Agartala, Jul 31: A centuries-old tribal custom in Tripura called Ker Puja was celebrated with devotion on Tuesday.
Ker Puja is celebrated two weeks after Kharchi Puja and is still celebrated within the premises of the royal palace and with financial support from the state government.
Ker is considered the guardian deity of Vastu Devata. A large piece of bamboo bent in a particular fashion assumes the image of Ker and is fast rotated to produce a sound.
The 'chantais', or head priest, is regarded as king on the occasion. It is generally believed that the former rulers used to perform this Puja for the general welfare of the people of the state.
The literal meaning of Ker is boundary or specified area from where no one is allowed to enter or come out for two and a half days during the celebration.
The area in and around the royal Ujjayanta palace here as well as Puran Habeli, the erstwhile capital of Tripura, around 12 km east of this city, are notified for Ker Puja.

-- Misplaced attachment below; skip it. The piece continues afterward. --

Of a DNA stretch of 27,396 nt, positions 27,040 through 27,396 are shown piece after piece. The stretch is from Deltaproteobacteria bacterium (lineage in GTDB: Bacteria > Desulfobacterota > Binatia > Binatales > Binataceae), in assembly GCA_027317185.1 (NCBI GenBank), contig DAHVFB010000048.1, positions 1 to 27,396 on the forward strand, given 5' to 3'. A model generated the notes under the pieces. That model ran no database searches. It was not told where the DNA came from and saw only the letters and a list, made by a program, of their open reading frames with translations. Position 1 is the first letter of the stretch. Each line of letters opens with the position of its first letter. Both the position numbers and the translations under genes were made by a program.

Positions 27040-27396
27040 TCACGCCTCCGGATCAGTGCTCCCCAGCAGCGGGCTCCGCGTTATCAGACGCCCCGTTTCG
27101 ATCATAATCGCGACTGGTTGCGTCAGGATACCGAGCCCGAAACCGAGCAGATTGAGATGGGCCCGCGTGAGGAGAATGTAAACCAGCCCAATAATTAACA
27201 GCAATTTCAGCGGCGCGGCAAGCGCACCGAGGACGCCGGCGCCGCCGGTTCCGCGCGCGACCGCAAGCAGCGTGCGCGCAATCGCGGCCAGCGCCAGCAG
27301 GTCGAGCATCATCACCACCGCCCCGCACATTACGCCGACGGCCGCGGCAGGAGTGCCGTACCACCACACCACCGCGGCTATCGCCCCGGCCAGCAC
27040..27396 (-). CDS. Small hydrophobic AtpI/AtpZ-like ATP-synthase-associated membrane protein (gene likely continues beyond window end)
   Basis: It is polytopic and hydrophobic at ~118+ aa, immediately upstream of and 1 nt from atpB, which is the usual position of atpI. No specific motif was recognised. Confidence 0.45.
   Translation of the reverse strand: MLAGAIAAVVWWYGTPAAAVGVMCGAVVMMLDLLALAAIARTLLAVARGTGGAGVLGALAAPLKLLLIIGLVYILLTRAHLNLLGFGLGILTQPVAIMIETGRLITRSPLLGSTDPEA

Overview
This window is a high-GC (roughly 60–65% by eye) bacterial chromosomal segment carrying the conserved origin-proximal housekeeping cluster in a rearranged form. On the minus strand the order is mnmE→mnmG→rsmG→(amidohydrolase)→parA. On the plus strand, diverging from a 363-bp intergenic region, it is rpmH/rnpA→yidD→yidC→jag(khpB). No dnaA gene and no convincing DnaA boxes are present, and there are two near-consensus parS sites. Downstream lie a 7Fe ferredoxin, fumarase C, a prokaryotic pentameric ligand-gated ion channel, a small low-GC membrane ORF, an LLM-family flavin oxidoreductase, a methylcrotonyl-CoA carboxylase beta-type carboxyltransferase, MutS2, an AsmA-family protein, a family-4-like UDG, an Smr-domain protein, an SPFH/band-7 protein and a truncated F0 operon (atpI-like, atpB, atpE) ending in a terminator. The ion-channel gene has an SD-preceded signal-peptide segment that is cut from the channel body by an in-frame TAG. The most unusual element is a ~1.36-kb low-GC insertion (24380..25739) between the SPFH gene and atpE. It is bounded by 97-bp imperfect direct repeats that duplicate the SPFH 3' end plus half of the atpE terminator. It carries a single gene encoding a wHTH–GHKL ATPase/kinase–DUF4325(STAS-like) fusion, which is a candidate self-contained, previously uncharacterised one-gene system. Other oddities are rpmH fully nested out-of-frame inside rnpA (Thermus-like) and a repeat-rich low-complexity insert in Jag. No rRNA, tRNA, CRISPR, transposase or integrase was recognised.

The puja rituals are carried out at government expense as the Tripura government has been holding good its promise to the state's erstwhile royal family for over six decades to organise the puja.
During Ker Puja, all kinds of amusement, recreation and ceremonies are banned in the notified areas.
Before starting of the puja and at the end, Tripura police troopers fire cannons or guns.
Two age old beliefs lie behind the ritualistic incantation of a specified boundary for the Ker Puja to safeguard the interest of the people from any calamitous misfortunes, diseases, destitution and to save people from any external aggression.
Offering and sacrifices constitute an important aspect of Ker Puja.
At the end of the 517-year rule by 184 kings, on Oct 15, 1949, the erstwhile princely state of Tripura was mrged into the Indian Union after a merger agreement was signed with Kanchan Prabha Devi, then regent maharani.
The agreement made it obligatory for the Tripura government to continue the sponsorship of temples, pujas and festivals earlier organised by the royals and it continues to this day.
Tripura is the only state in India where the state government is at the forefront of funding many specified religious festivals of both tribals and non-tribals. The tradition has been going on since Tripura merged with the Indian union and has been on during Left rule in the state.